What I learned at Net for change: reflections on security and privacy

Last October I participated in Net for Change, an event on  the Internet and net activism as related to democratic movements. It was organised by SIDA  and Julia Gruppen (especially Marcin De Kaminski, @dekaminski) and gave participants a much appreciated opportunity to discuss experiences, challenges and opportunities, with a special focus on the developments in the Middle East and North Africa. It was an intense day, and what follows is one of two long posts on the discussions and reflections that took place during the event…

The accounts of Salma Said (@salmasaid), Sultan Al Qassemi (@sultanAlQassemi), Maryam Al Khawaja (@MARYAMALKHAWAJA), Dima Khatib (@dima_khatib),  Sarrah Abdelrahman (@sarrahsworld) and Hamza Fakhr, Jacob Appelbaum (@ioerror) and many others are a reminder to appreciate how fortunate I am to be able to work on affecting change without having to put life or limbs on the line, and that this exception is a delicate and fragile one worth fighting to keep and afford to others. Because the “others” could be you or me, good people just trying to get on with our lives and fix what’s broken in our world. It is increasingly clear how intimately our ability, or inability,  to do so is linked to technology.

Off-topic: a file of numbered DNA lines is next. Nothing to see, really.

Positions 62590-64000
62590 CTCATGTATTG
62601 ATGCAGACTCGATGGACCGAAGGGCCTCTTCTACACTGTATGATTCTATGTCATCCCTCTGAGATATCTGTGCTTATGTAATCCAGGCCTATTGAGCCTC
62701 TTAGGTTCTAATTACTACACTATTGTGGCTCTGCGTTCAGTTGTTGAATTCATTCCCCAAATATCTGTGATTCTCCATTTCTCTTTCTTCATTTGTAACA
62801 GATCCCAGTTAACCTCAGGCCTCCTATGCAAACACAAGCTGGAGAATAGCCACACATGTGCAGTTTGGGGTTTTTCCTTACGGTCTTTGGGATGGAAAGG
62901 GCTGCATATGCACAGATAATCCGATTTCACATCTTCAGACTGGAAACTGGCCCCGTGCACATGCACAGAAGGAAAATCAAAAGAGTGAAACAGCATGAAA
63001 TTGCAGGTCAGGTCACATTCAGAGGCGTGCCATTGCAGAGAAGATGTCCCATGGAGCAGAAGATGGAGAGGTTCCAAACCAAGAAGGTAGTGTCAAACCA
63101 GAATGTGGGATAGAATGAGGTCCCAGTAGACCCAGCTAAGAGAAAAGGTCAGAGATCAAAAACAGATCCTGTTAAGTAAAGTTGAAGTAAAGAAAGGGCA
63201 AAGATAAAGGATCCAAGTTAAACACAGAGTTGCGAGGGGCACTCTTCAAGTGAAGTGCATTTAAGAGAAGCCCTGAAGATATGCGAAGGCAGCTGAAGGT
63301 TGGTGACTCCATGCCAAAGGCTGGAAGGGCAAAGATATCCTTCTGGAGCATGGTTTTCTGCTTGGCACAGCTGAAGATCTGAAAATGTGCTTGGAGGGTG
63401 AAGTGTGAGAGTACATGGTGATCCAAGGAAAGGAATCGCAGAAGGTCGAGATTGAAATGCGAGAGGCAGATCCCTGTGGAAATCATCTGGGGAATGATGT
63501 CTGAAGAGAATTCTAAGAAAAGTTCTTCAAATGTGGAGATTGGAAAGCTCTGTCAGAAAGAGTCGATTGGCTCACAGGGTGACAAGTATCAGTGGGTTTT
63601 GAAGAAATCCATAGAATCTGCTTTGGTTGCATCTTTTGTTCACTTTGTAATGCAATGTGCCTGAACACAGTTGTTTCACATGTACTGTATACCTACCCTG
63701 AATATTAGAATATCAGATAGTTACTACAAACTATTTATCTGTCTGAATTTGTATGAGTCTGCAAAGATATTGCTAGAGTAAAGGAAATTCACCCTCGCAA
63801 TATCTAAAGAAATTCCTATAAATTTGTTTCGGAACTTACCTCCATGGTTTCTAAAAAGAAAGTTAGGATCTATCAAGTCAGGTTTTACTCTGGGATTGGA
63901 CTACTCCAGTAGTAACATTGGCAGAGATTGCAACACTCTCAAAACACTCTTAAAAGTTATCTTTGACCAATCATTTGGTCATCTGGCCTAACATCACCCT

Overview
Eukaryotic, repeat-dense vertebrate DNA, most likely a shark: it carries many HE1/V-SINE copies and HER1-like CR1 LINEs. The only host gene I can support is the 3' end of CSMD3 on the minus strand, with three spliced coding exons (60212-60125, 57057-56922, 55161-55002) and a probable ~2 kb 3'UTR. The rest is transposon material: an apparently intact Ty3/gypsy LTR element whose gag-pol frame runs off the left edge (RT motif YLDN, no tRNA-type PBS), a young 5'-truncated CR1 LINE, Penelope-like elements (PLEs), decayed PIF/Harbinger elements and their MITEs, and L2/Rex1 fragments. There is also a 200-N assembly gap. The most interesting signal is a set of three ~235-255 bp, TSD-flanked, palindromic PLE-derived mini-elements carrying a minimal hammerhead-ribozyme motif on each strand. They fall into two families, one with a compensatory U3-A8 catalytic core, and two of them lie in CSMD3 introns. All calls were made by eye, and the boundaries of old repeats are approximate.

“Well we have a dictator and we need him away, we need your help” – Phonecall to Telecomix- Stephan Urbach,
From Jacob Appelbaum I learned that “Security” and “privacy” are simplifications of complex interactions between people and technologies- and the underlying expectations are seldom expressed more than in abstract. If the underlying expectations are unrealistic or based on false information, it follows that we end up with bad laws. Like Jacob and many others, I am concerned that the laws and policies regarding surveillance are undermining not only the integrity of the decisions we make online as consumers; they are undermining our ability to be active and engaged citizens without fear of threats and harassment as individuals.  Jacob states that a lot of people tend to associate the discussion about surveillance with censorship in dictatorships, and engage in othering it; falsely assuming that unlike in dictatorships elsewhere in the world, in our (western) democracies we have nothing to fear from surveillance ;

“For example, Sweden is trying right now to jail Peter Sunde . He’s a friend of mine and it’s funny because I feel sort of aligned with him. He’s kind of a dissident in Sweden in kind of the same way that I have become accidentally in the United States. The united States says hey everybody, we care about democracy and freedom. We care about activists having an emergency button to destroy the contents of their cell phone. And then we get met by military people at the airports. Or they try to jail us for speaking. Or for helping people in these other countries.

So it’s important to remember that while we want to help people abroad, we should look to the local communities and contexts that we have and figure that jailing Peter maybe, is exactly the wrong thing. And its wrong for exactly the same reasons as it’s wrong when someone tries to jail Sarah in Egypt.”